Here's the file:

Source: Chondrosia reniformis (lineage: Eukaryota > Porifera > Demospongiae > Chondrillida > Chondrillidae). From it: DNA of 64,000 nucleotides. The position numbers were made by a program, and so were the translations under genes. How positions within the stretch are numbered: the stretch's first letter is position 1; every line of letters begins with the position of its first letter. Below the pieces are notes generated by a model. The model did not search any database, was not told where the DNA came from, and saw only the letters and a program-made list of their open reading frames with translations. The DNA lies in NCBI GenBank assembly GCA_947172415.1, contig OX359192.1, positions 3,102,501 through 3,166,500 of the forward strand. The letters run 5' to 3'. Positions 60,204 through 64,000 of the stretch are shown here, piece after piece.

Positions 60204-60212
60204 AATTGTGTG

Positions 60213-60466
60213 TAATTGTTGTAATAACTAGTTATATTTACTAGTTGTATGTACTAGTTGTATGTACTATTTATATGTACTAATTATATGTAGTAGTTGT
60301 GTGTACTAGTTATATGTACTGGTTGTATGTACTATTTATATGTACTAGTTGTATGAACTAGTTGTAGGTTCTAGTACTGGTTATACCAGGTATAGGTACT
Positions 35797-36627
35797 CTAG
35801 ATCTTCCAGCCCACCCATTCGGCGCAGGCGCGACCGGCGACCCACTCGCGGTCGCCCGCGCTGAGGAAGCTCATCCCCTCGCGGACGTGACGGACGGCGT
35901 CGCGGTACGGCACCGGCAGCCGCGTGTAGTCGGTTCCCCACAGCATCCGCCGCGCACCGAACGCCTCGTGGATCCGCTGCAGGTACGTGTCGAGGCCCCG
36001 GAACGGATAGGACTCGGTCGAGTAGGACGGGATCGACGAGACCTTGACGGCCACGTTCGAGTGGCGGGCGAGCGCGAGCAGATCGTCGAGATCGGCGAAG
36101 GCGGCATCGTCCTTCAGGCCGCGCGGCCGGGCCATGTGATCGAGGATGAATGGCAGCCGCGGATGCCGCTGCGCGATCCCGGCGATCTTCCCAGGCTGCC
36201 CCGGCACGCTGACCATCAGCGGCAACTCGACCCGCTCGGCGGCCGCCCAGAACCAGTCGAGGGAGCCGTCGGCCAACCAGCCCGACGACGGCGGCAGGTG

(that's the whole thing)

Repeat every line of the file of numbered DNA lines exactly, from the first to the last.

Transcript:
Source: Chondrosia reniformis (lineage: Eukaryota > Porifera > Demospongiae > Chondrillida > Chondrillidae). From it: DNA of 64,000 nucleotides. The position numbers were made by a program, and so were the translations under genes. How positions within the stretch are numbered: the stretch's first letter is position 1; every line of letters begins with the position of its first letter. Below the pieces are notes generated by a model. The model did not search any database, was not told where the DNA came from, and saw only the letters and a program-made list of their open reading frames with translations. The DNA lies in NCBI GenBank assembly GCA_947172415.1, contig OX359192.1, positions 3,102,501 through 3,166,500 of the forward strand. The letters run 5' to 3'. Positions 60,204 through 64,000 of the stretch are shown here, piece after piece.

Positions 60204-60212
60204 AATTGTGTG

Positions 60213-60466
60213 TAATTGTTGTAATAACTAGTTATATTTACTAGTTGTATGTACTAGTTGTATGTACTATTTATATGTACTAATTATATGTAGTAGTTGT
60301 GTGTACTAGTTATATGTACTGGTTGTATGTACTATTTATATGTACTAGTTGTATGAACTAGTTGTAGGTTCTAGTACTGGTTATACCAGGTATAGGTACT
Positions 35797-36627
35797 CTAG
35801 ATCTTCCAGCCCACCCATTCGGCGCAGGCGCGACCGGCGACCCACTCGCGGTCGCCCGCGCTGAGGAAGCTCATCCCCTCGCGGACGTGACGGACGGCGT
35901 CGCGGTACGGCACCGGCAGCCGCGTGTAGTCGGTTCCCCACAGCATCCGCCGCGCACCGAACGCCTCGTGGATCCGCTGCAGGTACGTGTCGAGGCCCCG
36001 GAACGGATAGGACTCGGTCGAGTAGGACGGGATCGACGAGACCTTGACGGCCACGTTCGAGTGGCGGGCGAGCGCGAGCAGATCGTCGAGATCGGCGAAG
36101 GCGGCATCGTCCTTCAGGCCGCGCGGCCGGGCCATGTGATCGAGGATGAATGGCAGCCGCGGATGCCGCTGCGCGATCCCGGCGATCTTCCCAGGCTGCC
36201 CCGGCACGCTGACCATCAGCGGCAACTCGACCCGCTCGGCGGCCGCCCAGAACCAGTCGAGGGAGCCGTCGGCCAACCAGCCCGACGACGGCGGCAGGTG